How to Use Envsubst to Replace Environment Variables in Linux

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At one point, you may have come across a template, configuration, or initialization file containing bash variables as placeholders that you’ll need to fill in before actual usage.

To fill those variables, you can either use the globally set environment variables, such as β€œ$HOMEβ€œ, β€œ$USERβ€œ, etc., or if they require something that doesn’t come under the global variable, you need to first export them before use.

Some variables (like email or password) are too sensitive to export globally in your system. Thus, in this article, I’ll show how to temporarily export environment variables and then replace the placeholder variables using the β€œenvsubst” command.

Tutorial Details

DescriptionEnvsubst command
Difficulty LevelLow
Root or Sudo PrivilegesNo
OS CompatibilityUbuntu, Manjaro, Fedora, etc.
Internet RequiredNo

How to Use Envsubst to Replace Environment Variables

Envsubst is a built-in command-line tool used to search for variable patterns (such as β€œ$VARIABLE” or β€œ[$VARIABLE]β€œ) and replace them with existing global variables if their names match. Alternatively, you can temporarily export variables in your current shell session and use them to substitute the variables mentioned in the file.

To showcase the usage of the β€œenvsubst” command, I’ll use a file called β€œmyfileβ€œ, which includes:

Username is: $USER
Email is: $EMAIL
Password is: $PASSWD

In this file, we have three variables, among which the first β€œ$USER” is also a global variable, while β€œ$EMAIL” and β€œ$PASSWD” require manual specification.

So, first, I’ll temporarily export the β€œ$EMAIL” and β€œ$PASSWORD” variables using the following commands:

$ export [email protected]
$ export PASSWD=changeme

Once you’ve finished exporting the variables, use the β€œenvsubst” command to replace the file variables with both globally and temporarily exported variables.

Make sure to replace β€œmyfile” with the actual filename.
$ envsubst < myfile


replacing env variable using envsubst

As you can see, the variables mentioned in the file are effectively substituted. If you wish to replace the β€œ$USER” variable in the chosen file other than the global variable, you can export a new variable with that name.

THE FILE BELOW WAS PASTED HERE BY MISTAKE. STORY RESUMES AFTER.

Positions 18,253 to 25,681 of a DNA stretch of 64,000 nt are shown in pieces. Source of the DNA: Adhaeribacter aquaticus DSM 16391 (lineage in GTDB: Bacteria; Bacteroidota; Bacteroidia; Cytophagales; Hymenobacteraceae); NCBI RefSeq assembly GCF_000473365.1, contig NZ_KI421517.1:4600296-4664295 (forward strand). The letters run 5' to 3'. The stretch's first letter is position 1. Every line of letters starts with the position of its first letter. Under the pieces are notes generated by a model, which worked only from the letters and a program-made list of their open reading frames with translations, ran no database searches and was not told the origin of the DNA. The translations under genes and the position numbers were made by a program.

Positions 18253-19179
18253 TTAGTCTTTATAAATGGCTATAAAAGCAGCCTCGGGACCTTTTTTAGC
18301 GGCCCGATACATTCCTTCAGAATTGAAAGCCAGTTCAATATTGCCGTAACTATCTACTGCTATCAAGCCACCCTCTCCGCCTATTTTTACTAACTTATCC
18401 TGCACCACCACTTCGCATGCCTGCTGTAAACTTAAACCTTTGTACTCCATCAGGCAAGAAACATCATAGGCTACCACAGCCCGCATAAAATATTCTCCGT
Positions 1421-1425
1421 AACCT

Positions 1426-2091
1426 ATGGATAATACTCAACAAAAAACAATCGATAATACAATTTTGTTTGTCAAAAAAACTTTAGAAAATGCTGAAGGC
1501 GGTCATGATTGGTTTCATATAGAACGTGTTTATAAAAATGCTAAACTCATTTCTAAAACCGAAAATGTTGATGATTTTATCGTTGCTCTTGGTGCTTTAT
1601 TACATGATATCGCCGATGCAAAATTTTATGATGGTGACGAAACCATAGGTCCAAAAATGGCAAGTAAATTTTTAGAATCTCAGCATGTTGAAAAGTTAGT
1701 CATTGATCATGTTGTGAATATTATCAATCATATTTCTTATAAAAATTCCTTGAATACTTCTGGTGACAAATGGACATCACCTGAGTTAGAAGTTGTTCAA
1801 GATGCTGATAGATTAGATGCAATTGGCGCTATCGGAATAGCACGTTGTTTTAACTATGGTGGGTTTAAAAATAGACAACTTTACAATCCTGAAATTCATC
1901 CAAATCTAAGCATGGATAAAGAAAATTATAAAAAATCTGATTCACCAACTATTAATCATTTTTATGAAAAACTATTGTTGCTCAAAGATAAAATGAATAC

These changes are temporary and won’t affect your global variables.
$ export USER=jake


change global variable value with temporary using envsubst

You can also unset global or exported variables using the unset command. For example, with the following command, I’ve unset the values of all three variables.


Now, if you run the β€œenvsubst” command again, it will result in a variable placeholder with blank spaces:

remove variable with envsubt command

If you’re wondering if β€œ$USER” is a global variable that’s later replaced with a temporary one, then, after unsetting, why doesn’t it display the global variable value? You might be a new Linux user, so to put it simply, exporting a new variable replaces the existing one rather than creating a new one, so unsetting it removes it entirely.

Redirect the Output to a New File

Once you’ve made all the adjustments to your file by using or exporting a new variable, you can redirect (or save) your output to a new file. For that purpose, you can use the β€œ>” redirection symbol and specify the new file name.

For example, executing this command will redirect the output to a file called β€œnewfileβ€œ:

$ envsubst < myfile > newfile


redirect the envsubst output to newfile

Replace Specific Variables Using the Envsubst With SHELL-FORMAT

The β€œSHELL-FORMAT” argument allows you to select a variable for substitution. This way, you can specifically select single or multiple global or exported variables that need to be replaced in the file while leaving the rest unchanged.

The syntax for specifying the β€œSHELL-FORMAT” argument is quite simple and flexible, where all you need to do is specify the variable within the β€œ''” (single quotes), as shown.

# The following is simple syntax to use the SHELL-FORMAT argument:
$ envsubst '$variable' < file

# The following is the syntax to allow multiple variables to be replaced:
$ envsubst '$variable1 $variable2 $variable3' < file

# The following syntax replaces a variable with message for a hint:
$ envsubst 'subsituting the $variable1 and $variable2' < file

To showcase its usage, I’ll perform all three methods mentioned above in β€œmyfileβ€œ, starting with allowing only a single β€œ$USER” variable for substitution.

$ envsubst '$USER' < myfile


substituting one variable using envsubst

You can see in the above image that only the specified variable was substituted. Now, let’s replace multiple variables like β€œ$EMAIL” and β€œ$PASSWORD” using the following command:

$ envsubst '$EMAIL, $PASSWD' < myfile


substituting multiple variable using envsubst

Finally, rather than only mentioning the variables, you can also write a message within the β€œSHELL-FORMAT” argument, as shown:

$ envsubst 'Replacing $EMAIL and $PASSWD but later remove them' < myfile


writing message in shell-format

Notice how easy it is to specifically replace single or multiple variables in the file. You can specify your variable with or without a β€œ,” (comma) as a separator in the β€œSHELL-FORMAT” argument.

If you’re planning to use β€œenvsubst” in a shell script, you can write a message using the above method. This won’t affect the functionality, but it will assist the administrator in its use case.

Finally, this article comes to an end.

The β€œenvsubst” command is very useful for substituting single or multiple variable values in a file. We explored various methods of using it, but if anything was overlooked, then do inform us in the comments.

Till then, peace!

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